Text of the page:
North Slavey

Northern Slavey is an amalgamation of three separate dialects: K’áshogot’ine (Hare), Sahtúgot’ine (Bear Lake) and Shihgot’ine (Mountain). In the Northwest Territories, “Sahtúot’įnę Yatį́” refers to Northern Slavey as an entirety. All are spoken in the western North-West Territories, while Mountain also has speakers in Yukon. There are four “Slavey” dialects/languages: South Slavey, Hare, Mountain, and Bear Lake. Usually they are divided into two orthographical groups: South Slavey and North Slavey (a combination of the other three). However, each community could be said to have its own dialect.

The division of Slavey dialects is based largely on the way each one pronounces the old Proto-Athapaskan sounds *dz *ts *ts’ *s and *z.

Proto-Athapaskan South Slavey Bear Lake Hare Mountain
*dz ddh gw gw/b b
*ts tth kw f p
*ts’ tth’ kw’ w’ p’
*s th/dh wh/w w f/v

Note: There are several Roman Orthography conventions on this site that may require further explanation. On the charts below, there is lots of phonetic terminology that may not be familiar to everyone.


The 2006 Canadian Census (2001 figures in parentheses) indicates 1,235 (1,025) North Slavey speakers, to which would have to be added a portion of the 11,130 (10,585) who are reported as Dene speakers. According to Howe and Cook, there are 3,850 speakers of all Slavey dialects.

Dene Communities

This is a list of the North Slavey speaking communities. In parentheses are the English place name and the dialect spoken there, followed by the number of speakers in that community according to the 2006 Canadian Census.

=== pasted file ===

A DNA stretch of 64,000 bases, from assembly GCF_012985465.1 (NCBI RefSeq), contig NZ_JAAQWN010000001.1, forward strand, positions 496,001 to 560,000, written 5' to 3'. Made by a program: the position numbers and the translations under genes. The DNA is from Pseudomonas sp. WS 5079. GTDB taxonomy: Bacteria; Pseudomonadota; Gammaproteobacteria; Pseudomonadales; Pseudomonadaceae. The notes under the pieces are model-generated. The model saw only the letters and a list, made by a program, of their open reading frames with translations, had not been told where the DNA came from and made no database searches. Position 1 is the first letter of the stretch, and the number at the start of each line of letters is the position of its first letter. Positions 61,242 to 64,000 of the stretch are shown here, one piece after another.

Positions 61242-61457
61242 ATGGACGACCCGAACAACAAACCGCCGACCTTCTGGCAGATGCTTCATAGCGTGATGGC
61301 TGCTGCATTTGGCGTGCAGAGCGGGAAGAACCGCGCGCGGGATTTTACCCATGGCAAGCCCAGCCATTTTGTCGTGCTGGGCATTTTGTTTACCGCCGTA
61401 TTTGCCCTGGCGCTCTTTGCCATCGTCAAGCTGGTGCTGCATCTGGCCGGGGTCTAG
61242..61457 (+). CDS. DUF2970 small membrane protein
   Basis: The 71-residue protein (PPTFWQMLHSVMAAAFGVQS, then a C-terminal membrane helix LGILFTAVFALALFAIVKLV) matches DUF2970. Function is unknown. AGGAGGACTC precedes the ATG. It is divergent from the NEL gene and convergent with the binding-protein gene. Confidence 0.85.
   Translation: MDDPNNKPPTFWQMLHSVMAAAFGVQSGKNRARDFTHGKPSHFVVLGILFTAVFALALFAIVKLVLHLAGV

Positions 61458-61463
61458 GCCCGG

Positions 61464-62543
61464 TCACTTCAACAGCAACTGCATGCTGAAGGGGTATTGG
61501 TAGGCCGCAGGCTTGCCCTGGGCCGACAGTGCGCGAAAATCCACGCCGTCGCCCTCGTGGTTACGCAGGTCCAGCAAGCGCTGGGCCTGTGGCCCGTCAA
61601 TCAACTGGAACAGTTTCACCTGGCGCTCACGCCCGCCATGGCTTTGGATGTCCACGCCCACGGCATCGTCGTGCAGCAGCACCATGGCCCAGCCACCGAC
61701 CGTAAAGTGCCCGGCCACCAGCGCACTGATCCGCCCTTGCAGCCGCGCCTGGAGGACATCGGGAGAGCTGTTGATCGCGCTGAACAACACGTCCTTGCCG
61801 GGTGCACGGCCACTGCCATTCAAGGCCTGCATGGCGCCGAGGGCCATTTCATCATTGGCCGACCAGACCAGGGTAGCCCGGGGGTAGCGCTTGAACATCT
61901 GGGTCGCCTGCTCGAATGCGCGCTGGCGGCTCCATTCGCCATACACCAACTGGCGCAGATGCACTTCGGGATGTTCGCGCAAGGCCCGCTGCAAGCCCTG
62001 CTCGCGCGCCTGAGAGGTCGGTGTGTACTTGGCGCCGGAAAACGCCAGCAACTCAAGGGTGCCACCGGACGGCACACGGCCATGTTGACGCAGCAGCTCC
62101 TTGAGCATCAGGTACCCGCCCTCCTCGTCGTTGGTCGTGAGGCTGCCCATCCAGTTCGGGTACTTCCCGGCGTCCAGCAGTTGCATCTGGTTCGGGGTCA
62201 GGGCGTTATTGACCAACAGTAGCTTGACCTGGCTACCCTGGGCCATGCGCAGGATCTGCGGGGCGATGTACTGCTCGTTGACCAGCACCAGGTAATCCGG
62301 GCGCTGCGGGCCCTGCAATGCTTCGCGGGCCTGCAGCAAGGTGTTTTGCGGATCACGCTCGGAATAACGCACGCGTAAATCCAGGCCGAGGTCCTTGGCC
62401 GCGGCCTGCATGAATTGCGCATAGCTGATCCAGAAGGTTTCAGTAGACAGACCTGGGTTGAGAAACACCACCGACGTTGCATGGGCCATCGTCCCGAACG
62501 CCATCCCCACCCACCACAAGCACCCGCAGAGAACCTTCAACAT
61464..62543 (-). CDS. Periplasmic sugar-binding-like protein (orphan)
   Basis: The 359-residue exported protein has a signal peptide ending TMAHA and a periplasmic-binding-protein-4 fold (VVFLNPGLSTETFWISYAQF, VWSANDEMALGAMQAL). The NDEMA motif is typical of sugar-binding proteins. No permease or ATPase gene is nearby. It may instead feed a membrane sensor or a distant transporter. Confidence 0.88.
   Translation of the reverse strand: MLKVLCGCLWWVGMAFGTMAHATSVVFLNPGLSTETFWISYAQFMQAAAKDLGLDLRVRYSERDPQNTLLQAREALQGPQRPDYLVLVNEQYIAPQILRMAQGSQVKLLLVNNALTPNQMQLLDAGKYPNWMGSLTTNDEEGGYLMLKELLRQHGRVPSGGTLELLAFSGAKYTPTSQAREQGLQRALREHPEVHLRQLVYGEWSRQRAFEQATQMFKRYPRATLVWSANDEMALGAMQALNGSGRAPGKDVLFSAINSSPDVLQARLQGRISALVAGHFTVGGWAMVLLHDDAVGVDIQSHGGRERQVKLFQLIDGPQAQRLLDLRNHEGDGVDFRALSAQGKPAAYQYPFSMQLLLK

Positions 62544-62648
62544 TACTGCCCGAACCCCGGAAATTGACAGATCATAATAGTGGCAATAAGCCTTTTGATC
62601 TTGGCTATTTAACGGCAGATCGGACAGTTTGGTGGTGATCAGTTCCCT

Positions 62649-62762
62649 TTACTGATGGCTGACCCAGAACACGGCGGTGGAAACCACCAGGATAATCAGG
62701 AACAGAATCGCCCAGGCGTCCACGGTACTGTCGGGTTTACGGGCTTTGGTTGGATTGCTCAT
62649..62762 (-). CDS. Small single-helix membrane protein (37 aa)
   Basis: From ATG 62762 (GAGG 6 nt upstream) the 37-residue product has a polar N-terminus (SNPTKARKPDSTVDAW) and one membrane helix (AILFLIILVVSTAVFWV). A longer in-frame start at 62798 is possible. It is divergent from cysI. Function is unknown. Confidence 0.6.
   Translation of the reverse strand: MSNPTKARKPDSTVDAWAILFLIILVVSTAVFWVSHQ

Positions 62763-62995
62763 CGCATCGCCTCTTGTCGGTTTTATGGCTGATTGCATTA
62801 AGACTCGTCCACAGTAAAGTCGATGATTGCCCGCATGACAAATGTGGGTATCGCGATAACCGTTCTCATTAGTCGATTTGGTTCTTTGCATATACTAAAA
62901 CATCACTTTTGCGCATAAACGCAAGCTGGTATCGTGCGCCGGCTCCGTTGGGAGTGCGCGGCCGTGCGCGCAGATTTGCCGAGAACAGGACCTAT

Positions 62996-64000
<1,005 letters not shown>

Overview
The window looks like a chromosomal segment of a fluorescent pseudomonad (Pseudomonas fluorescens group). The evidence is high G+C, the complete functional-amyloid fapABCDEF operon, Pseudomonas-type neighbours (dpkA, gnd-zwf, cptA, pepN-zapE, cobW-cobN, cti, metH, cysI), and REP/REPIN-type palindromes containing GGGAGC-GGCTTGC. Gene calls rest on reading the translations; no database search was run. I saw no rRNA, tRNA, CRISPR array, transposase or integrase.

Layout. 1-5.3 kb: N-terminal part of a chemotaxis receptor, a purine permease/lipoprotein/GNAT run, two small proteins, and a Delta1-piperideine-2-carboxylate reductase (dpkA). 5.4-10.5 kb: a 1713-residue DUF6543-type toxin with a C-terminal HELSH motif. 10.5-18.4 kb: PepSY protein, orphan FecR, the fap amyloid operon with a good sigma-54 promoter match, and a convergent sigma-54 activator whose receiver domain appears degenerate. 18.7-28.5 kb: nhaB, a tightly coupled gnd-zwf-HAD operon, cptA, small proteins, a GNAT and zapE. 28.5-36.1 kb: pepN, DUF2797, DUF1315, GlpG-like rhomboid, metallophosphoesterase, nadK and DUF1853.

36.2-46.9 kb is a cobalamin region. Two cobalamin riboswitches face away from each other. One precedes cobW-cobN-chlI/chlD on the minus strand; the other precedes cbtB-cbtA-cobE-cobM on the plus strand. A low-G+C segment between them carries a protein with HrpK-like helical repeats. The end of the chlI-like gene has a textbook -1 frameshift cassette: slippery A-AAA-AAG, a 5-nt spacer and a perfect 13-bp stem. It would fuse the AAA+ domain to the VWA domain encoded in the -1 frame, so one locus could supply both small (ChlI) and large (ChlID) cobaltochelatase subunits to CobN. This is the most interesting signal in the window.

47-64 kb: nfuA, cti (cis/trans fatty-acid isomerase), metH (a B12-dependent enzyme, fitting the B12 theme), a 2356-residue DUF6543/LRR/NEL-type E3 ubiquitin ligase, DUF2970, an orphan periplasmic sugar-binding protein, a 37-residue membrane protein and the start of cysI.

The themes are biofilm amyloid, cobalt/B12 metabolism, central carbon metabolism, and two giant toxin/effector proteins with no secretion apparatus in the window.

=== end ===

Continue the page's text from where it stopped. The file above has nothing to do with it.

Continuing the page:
Tulít’a (Ft. Norman–Mountain) 130

Łe Gǫ́hlįnį (Norman Wells–Mtn) 10

Délįne (Ft. Franklin–Bear Lake) 465

Rádįlįh Kóé (Ft. Good Hope–Hare) 45

K’áhbamį́túé (Colville Lake–Hare) 30

Roman Orthography: Consonants

  bilabial alveolar alveolar affricate lateral palato-alveolar palatal velar velar rounded glottal
voiceless stop b d dz dl j   g gw ʔ
aspirated stop p t ts tl ch   k kw  
ejective stop p’ t’ ts’ tl’ ch’   k’ kw’  
voiced fricative v   z   zh   gh wh  
voiceless fricative f   s ł sh   x   h
nasal m n              
nasalised voiced stop mb nd              
resonant   r   l   y   w  
glottalised resonant               w’  

Roman Orthography: Vowels

  front central back
high i   u
mid-high ǝ   o
mid-low e    
low   a  


  • Bear Lake does not have the following sounds:
    /p/ /p’/ /v/ /f/ /w’/.
  • Hare does not use these sounds:
    /p/ /p’/ /v/ /mb/ /nd/ /ts/ /tl/ /ch/ /kw/ /kw’/ /wh/.
  • Mountain does not include the following sounds:
    /gw/ /kw/ /kw’/ /wh/ /w/ /w’/.
  • /wh/ can be pronounced bilabially [ɸ], as a labio-velar [w], a labio-dental [f], or a rounded labio-dental [fʷ].
  • Hare /f/ can be pronounced bilabially [ɸ], as a labio-dental [f], or a rounded labio-dental [fʷ]. The Hare /b/ can also be pronounced like /gw/.
  • High tone is indicated by an acute accent ‹á›. Low tone is unmarked.
  • Nasal vowels are show by an ogonek accent ‹ą›.
  • In the nwt, the glottal stop ‹ʔ› has tall capital and short lowercase forms.
  • Phonetically /l/ and /y/ are classified in the resonants row, but in the language, /l/ is the voiced partner of /ł/, and /y/ is the voiced counterpart of /sh/. There is some variation between /y/ and /zh/.
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